SYDNEY - Shares in Australia's big four banks tumbled Friday, led by ANZ, as the market reacted to the financial institution's weaker-than-expected profits and a surprise Aus$3 billion (US$2.2 billion) capital-raising to meet tougher regulatory requirements.
Financial regulator the Australian Prudential Regulation Authority said last month the nation's biggest banks had to hold more capital reserves as a buffer against mortgages, as part of a global move to strengthen the sector after the financial crisis.
ANZ's capital raising surprised the market with shares in the bank falling as much as 8.5 percent to Aus$29.80 on Thursday, the biggest fall in almost seven years according to Bloomberg, after exiting a trading halt. The stock closed 7.49 percent lower to Aus$30.14.
Shares in the Commonwealth Bank of Australia and Westpac closed 3.84 percent and 3.26 percent lower respectively.
The National Australia Bank - which already announced the country's biggest ever rights issue to raise Aus$5.5 billion in May - was the least affected, with its stock ending the day's trade 2.29 percent lower.
"That was a little bit of a surprise," Morningstar's head of banking research David Ellis told AFP of ANZ's capital-raising announcement on Thursday.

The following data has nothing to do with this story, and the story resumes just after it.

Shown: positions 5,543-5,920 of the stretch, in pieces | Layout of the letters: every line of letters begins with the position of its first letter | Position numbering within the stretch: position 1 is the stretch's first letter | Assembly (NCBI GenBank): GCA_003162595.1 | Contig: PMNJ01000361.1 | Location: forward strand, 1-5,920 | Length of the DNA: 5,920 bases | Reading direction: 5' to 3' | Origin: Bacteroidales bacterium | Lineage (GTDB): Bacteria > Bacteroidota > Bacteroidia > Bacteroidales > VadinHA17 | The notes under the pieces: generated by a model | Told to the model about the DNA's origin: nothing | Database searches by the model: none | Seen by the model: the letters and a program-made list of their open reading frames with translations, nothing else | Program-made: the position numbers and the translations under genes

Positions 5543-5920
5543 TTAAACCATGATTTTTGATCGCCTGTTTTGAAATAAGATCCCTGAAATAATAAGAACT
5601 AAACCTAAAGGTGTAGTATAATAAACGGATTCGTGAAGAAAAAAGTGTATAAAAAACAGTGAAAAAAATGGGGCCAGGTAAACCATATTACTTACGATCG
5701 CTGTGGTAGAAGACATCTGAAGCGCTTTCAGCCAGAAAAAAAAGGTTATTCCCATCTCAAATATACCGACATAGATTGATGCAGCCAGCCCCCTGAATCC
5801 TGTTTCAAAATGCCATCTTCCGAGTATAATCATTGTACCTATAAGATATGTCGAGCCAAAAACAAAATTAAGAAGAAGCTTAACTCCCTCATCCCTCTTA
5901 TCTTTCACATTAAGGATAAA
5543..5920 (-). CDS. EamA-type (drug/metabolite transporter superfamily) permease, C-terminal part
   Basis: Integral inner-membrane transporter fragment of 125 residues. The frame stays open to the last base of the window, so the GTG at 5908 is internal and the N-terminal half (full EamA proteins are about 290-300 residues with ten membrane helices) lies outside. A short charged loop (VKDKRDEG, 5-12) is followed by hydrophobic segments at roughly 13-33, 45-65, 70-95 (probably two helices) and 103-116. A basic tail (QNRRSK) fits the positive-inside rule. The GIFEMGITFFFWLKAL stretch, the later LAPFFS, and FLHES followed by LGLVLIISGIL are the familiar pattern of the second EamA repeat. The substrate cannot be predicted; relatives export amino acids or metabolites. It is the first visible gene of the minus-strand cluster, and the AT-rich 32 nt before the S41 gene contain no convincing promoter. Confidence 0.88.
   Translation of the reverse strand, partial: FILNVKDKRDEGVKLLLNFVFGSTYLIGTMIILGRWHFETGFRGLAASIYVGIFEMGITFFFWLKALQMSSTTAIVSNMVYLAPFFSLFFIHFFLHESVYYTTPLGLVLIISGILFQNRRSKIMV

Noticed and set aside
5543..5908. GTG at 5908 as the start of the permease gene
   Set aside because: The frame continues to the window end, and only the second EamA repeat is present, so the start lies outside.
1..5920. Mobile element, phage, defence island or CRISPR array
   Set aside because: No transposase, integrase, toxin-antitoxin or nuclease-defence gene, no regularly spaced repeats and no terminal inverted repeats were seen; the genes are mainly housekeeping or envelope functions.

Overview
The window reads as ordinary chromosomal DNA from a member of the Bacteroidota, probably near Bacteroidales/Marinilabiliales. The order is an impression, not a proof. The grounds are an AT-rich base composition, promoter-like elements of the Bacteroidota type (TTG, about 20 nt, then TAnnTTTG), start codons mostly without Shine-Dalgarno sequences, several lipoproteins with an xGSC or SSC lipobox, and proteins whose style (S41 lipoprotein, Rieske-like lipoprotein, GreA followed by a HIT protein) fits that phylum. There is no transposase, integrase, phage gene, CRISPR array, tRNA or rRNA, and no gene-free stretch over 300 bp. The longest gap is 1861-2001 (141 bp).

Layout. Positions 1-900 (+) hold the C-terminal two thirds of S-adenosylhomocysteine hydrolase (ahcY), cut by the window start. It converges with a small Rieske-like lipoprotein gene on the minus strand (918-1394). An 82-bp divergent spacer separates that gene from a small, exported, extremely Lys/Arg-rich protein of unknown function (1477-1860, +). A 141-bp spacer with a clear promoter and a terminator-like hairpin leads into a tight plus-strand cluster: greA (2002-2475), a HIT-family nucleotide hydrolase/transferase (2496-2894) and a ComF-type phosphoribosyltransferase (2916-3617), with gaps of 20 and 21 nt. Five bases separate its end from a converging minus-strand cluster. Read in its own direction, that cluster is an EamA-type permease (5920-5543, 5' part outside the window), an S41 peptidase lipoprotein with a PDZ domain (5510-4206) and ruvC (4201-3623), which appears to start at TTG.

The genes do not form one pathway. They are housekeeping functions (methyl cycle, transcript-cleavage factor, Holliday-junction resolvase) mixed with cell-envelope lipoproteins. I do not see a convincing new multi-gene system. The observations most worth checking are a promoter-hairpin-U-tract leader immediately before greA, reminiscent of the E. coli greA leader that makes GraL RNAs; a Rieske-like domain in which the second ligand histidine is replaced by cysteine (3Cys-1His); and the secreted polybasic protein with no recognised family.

"ANZ has been quite clear and quite firm in the last six months or so... that they weren't going to raise any more capital than they absolutely needed." Ellis said the bank's trading update, also on Thursday, disappointed the market after it reported a softer-than-expected cash profit of Aus$5.4 billion for the nine months to June 30 and increased its provisions for bad debt, which reflects borrowers' defaults.
Among the larger Australian lenders, ANZ is also the most exposed to mining and agribusiness companies, which have been hit by plunging commodity prices, Bell Potter banking analyst TS Lim told AFP.
The weakness in share prices are a reflection of investor concerns that capital raisings would result in lower dividends, Lim said. But he added that such fears were unlikely to be realised, noting that NAB's payment ratios were already fixed for the year.
"At the end of the day, (capital expansions) are much better for them in the long run," he said, adding that the sector would become more resilient to financial shocks.
Ellis said despite the dive in commodity prices, Australia's economy remained fairly robust, with most of the country's growth driven by the services sector, which has been boosted by the falling exchange rate.